People make mistakes. We all do. And sometimes,  when we take risks, we fail. And yet, regardless of that, unless we are lying six feet under the ground, there is always another day {that's today} to make up for what we deem as lost and failed decisions. It could be in the form of optimizing life too much that one ends up in the mercy of HIV, or it could be that little needle from heroin, or a snort of cocaine, or sticking up for your art no matter what, that changes your life. But as the character Angel has proven, it doesn't matter whether you have three or thirty three years to live --- One could live a lifetime in a day {or in a second, according to Col. Slade}. It all boils down to doing the most important things in a day, seizing the moment, while you're alive. Too, measuring life by seasons of love is not a bad metric. I am glad to be in the same page with them, or with Jonathan Larson {creator of Rent}.

Some notes on the Manila run {however, I am no expert, just personal opinion}:
  • I am amazed by Mian Dimacali, who played Maureen Johnson. Prior to seeing last Friday's show, I was fearful that any actress would be so bad compared to Idina Menzel who IS Maureen. But I was wrong. Mian's performance of Over the Moon sent me literally open mouthed as her character just jumped out to life, with all the grit. It was exceptionally commendable, too, how she could transition from Over the Moon to the Maureen who was silently weeping during Angel's demise.
Over the Moon | Idina Menzel

  • Job Bautista as Angel Dummott Schunard was amazing in terms of acting, though he seemed to falter at some points in terms of singing. Nevertheless, he made me believe he had HIV during the entire musical. He attributes this to the time that he spent with real HIV victims at PGH. I loved his dance skills, too!
  • Sheree Bautista as Mimi Marquez was okay, I was pleasantly surprised she had a good singing voice, however, some of her lines fall flat sometimes. IMO, she could improve more acting-wise as she sometimes tend to concentrate on getting the notes right that her face doesn't register emotion anymore. She is playing an S and M dancer afflicted with AIDS after all. I am curious how Ciara Sotto takes on this role, though {some runs have her as Mimi}. Some who have seen her perform said she is 'a surprisingly good dancer.'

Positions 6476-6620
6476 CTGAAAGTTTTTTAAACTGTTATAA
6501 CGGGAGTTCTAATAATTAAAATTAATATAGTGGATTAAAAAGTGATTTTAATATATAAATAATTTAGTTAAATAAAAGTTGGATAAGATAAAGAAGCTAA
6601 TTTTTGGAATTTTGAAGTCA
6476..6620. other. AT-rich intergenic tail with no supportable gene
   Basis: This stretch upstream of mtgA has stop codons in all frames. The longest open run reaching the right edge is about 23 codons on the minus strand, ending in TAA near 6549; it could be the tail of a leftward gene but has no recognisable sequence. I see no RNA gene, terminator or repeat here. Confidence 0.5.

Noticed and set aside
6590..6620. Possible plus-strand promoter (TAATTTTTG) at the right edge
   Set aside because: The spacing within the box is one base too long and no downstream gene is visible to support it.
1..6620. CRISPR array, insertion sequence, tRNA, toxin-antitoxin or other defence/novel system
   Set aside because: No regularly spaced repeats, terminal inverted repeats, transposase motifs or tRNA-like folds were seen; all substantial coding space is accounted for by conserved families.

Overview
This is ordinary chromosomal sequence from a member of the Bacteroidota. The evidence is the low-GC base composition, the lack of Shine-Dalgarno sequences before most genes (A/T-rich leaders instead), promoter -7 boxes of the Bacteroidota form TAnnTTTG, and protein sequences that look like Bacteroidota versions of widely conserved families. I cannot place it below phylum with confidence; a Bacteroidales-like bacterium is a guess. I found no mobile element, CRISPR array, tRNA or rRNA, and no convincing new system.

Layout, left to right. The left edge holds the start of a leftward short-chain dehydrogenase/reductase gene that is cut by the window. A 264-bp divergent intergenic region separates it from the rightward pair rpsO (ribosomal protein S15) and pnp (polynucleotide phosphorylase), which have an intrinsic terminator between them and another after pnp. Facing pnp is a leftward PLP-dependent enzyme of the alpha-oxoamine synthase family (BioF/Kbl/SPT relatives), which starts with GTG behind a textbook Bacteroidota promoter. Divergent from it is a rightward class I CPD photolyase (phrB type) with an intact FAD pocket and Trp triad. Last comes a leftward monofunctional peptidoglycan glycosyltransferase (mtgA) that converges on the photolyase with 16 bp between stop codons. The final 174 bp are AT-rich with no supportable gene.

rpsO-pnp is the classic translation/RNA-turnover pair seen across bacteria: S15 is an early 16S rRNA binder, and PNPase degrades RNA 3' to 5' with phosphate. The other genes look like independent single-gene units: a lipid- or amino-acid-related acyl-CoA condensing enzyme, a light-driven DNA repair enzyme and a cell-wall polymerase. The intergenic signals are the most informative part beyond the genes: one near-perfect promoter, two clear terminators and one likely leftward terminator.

• Gian Magdangal {Sheree's real life husband} as Roger Davis embodied the gruff, scruffy physique of the character. I just don't understand why he was wearing eyeliner all through out. Kudos to his onstage chemistry with Sheree, though.
  • Jenny Villegas as Maureen's lover, Joanne seemed like a musical pro. She was consistent with her notes and her acting. 
  • The band did an awesome job of lending the musical with their musical prowess and artist-y feel.
  • Robbie Guevara is amazing as the show's director. During the press con, which was the only time I saw him, of course, he broke down the details he injected through out the musical such as Angel going up a long flight of stairs in white. It was a treat to peek into an artistic director's frame of mind.
  • Ladies and gentlemen, THIS is how you do a musical. Long runs, intimate venues and with intervals. Not concert types, okidoks? {Harhar, bitchy much?}

Overall, I am {and to borrow the term} over the moon for having had seen this musical. Some musicals are enough for me to watch once. As for Rent, just thinking about it makes me want to watch it all over again.

If you haven't seen it live, I have only one thing to say, to quote the musical: There's only us, There's only this, Forget regret, Or life is your to miss, No other road, No other way, No day but today. Watch it. Feel it, hang on to every word of it, every note, every act. Truly, take it from me: It will change you.  

And if anything else, the quintessential Seasons of Love is always a treat to listen to LIVE. Goosebumps much!

Seasons of Love | Rent

Rent: The Musical is showing from February 12 to March 6, 2011.
Contact Jean for tickets {March 4 showing} at 09175393536 or you may email her at